Note: This post has been updated to correct a mistake in which Patty Mills was identified as Tony Parker.
The Spurs aren’t supposed to still be doing this, but every year we doubt them, and they come back stronger. We thought they were done a few years ago when they were upset by Memphis. But what have they done since then? Oh, nothing, just three straight trips to the Western Conference Finals.
Last night they dismantled the Thunder, putting a chokehold on the series. And in typical Spurs fashion, they got a huge contribution from someone other than their big three of Tim Duncan, Tony Parker, and Manu Ginobili. This time it was Danny Green, who knocked down seven threes to finish with 21 points.
Green is just another prime example of the Spurs taking an unheralded player, inserting him into their system, and producing results. Green was a late second round pick who couldn’t get off the bench in Cleveland his first year. Now, just a few years later, he’s a starter on a Spurs team about to go to their second straight finals. Because of the stability that Gregg Popovich and Tim Duncan bring to the franchise, they have been able to create a system that allows players like Green to flourish.
Green has one elite skill—he can shoot the lights out. He’s shooting 42 percent from behind the arc for his career, and an astounding 51 percent in these playoffs. Duncan, along with Parker and Ginobili, are so good, and Popovich so stable in his leadership that they can plug Green in and accentuate his shooting ability while hiding flaws in his game.
Last night Green hit seven threes, but there was one in particular that stands out as a microcosm of the Spurs success throughout the years. And just like the Spurs themselves, it was easy to overlook.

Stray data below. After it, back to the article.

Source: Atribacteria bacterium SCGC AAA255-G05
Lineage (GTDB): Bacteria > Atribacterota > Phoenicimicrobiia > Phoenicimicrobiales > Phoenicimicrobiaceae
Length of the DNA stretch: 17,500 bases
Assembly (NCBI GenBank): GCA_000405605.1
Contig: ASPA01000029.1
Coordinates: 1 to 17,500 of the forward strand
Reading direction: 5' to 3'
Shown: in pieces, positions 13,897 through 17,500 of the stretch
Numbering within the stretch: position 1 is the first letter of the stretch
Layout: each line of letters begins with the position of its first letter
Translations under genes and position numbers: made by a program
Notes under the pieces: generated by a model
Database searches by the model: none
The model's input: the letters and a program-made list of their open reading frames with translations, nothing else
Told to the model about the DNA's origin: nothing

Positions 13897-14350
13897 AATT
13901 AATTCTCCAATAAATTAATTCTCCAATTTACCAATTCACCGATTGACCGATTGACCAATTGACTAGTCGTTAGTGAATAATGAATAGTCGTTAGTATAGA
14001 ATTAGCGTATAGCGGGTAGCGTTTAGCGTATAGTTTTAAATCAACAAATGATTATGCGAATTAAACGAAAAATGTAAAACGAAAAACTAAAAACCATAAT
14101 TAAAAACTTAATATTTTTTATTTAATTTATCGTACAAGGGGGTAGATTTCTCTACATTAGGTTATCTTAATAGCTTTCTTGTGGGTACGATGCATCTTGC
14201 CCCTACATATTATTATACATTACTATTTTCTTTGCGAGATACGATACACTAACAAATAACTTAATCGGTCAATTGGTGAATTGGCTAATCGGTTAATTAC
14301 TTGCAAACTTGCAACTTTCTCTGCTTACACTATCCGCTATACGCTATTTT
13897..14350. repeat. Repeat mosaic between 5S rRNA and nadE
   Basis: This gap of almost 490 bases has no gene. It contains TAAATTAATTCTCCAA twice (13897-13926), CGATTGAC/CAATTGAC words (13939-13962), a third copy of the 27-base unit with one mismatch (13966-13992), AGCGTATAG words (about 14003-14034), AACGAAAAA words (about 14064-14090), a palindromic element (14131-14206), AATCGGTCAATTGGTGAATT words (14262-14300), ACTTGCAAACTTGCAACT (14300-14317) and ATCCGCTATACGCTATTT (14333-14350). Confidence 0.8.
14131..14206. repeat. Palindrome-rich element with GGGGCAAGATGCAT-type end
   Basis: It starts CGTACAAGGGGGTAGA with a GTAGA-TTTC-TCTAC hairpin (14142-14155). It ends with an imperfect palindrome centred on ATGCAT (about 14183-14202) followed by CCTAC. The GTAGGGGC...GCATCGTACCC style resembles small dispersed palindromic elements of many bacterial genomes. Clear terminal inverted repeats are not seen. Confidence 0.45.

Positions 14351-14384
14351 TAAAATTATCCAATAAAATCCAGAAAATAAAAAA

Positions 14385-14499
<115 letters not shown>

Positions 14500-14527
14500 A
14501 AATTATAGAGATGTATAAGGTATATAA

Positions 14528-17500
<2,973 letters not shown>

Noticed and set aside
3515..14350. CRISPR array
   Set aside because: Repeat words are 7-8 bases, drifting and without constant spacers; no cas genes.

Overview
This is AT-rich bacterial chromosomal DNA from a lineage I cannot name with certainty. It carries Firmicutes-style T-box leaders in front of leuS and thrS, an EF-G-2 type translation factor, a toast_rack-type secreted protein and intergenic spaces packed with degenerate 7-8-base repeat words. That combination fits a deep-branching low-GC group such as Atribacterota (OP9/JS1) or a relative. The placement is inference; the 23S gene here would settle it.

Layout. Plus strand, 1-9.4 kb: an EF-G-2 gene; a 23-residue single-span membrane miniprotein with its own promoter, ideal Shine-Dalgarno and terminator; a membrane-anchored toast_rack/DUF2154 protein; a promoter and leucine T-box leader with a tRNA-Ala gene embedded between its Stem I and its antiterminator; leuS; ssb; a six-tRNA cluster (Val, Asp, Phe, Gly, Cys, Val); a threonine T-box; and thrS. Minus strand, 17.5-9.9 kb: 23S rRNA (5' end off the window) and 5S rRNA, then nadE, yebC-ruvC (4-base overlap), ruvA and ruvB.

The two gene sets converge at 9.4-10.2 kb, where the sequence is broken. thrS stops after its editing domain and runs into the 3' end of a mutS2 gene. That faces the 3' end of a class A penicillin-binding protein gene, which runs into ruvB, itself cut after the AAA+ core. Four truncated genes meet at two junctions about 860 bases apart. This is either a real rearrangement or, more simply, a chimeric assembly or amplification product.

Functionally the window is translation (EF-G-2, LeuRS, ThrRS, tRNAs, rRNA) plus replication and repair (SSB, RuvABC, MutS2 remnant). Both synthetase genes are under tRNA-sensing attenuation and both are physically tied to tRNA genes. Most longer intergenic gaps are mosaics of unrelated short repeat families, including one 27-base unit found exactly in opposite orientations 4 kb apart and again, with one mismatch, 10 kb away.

We’ll pick up the play as Boris Diaw secures a loose ball. Green, meanwhile, is at the free throw line, while Patty Mills is on the wing, waiting for an outlet pass.
(Picture caption should read Patty Mills instead of Tony Parker)
Seeing that Diaw has secured the ball, Green immediately turns and begins sprinting down the court for a possible spot up three. Green is off and running before Mills has even received the outlet from Diaw, because Green has his role, and that’s to get open for three-pointers. Plus, Green has complete faith that Mills is going to push it hard down the court to attract the defense and then kick it out to him, as long as he has done his job.
(Picture caption should read Patty Mills instead of Tony Parker.)
(Skip ahead to the 30 second mark to see the play.)
And there it is. Boom goes the dynamite. Green gets himself into position, Mills pushes the ball up the court and before the Thunder even know what’s going on, Green is splashing a three on them.
Green knew his role and did his job, and it lead to exactly what the Spurs wanted. And that’s why this one simple play shows you everything San Antonio is about. They have great players, yes, but everyone on their team—from stars to scrubs—knows what to do and when to do it at all times. It’s all part of the system, and that system leads to a lot of success down in Texas.